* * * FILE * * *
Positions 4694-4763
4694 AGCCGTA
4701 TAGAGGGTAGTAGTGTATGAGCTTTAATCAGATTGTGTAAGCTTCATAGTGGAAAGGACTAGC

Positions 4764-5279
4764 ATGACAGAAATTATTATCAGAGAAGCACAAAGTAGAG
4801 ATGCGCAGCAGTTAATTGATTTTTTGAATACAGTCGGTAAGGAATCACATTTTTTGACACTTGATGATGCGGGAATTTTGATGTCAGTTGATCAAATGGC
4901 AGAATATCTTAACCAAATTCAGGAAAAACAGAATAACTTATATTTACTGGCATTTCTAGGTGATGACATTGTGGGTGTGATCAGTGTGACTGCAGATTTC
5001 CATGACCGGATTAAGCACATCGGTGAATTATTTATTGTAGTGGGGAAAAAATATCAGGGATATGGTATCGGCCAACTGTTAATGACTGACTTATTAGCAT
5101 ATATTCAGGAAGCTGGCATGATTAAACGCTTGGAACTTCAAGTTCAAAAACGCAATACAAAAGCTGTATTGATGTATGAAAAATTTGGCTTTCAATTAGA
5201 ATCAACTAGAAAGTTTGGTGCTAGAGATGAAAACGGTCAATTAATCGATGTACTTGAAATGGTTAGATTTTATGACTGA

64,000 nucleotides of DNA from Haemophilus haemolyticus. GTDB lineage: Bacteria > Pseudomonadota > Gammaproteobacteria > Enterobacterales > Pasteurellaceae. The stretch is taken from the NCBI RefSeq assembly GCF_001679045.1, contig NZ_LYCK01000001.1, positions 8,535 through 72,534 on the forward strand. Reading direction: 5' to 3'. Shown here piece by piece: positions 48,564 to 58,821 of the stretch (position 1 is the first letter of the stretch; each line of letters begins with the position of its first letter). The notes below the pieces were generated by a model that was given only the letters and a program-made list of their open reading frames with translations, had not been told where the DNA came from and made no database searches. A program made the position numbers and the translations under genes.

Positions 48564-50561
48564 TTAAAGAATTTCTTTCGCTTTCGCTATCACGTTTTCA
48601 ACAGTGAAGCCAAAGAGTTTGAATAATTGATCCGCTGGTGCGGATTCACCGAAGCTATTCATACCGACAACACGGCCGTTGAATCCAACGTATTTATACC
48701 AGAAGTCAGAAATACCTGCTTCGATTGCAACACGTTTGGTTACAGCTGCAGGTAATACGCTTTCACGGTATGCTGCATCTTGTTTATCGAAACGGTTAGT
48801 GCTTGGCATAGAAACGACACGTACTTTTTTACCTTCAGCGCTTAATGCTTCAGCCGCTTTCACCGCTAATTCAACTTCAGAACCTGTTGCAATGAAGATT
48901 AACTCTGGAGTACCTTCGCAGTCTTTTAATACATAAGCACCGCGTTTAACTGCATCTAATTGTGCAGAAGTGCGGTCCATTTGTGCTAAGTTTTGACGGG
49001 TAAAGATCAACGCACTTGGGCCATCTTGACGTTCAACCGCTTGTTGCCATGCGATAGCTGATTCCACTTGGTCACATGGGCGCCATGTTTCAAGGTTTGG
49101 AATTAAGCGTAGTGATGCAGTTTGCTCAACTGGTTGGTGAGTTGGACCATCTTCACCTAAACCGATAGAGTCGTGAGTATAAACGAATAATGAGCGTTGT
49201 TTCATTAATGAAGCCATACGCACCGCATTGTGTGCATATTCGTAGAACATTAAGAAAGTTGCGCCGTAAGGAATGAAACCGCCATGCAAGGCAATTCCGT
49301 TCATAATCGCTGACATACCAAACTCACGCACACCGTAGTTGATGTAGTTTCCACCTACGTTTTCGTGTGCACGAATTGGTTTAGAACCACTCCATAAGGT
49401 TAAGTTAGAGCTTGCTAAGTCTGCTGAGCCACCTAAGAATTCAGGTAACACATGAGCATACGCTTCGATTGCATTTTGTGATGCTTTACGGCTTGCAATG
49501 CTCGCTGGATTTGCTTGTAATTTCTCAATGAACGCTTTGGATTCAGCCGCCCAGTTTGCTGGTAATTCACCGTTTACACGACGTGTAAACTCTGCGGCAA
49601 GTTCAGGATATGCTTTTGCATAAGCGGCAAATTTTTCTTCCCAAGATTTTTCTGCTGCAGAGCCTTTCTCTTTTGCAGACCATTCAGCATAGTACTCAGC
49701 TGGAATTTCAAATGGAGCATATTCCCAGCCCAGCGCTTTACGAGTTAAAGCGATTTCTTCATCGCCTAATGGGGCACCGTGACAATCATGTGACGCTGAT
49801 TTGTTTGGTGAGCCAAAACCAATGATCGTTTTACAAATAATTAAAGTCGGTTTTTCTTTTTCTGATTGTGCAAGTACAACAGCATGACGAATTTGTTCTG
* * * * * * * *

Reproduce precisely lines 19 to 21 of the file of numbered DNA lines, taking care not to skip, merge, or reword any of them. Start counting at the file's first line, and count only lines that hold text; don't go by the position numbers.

49101 AATTAAGCGTAGTGATGCAGTTTGCTCAACTGGTTGGTGAGTTGGACCATCTTCACCTAAACCGATAGAGTCGTGAGTATAAACGAATAATGAGCGTTGT
49201 TTCATTAATGAAGCCATACGCACCGCATTGTGTGCATATTCGTAGAACATTAAGAAAGTTGCGCCGTAAGGAATGAAACCGCCATGCAAGGCAATTCCGT
49301 TCATAATCGCTGACATACCAAACTCACGCACACCGTAGTTGATGTAGTTTCCACCTACGTTTTCGTGTGCACGAATTGGTTTAGAACCACTCCATAAGGT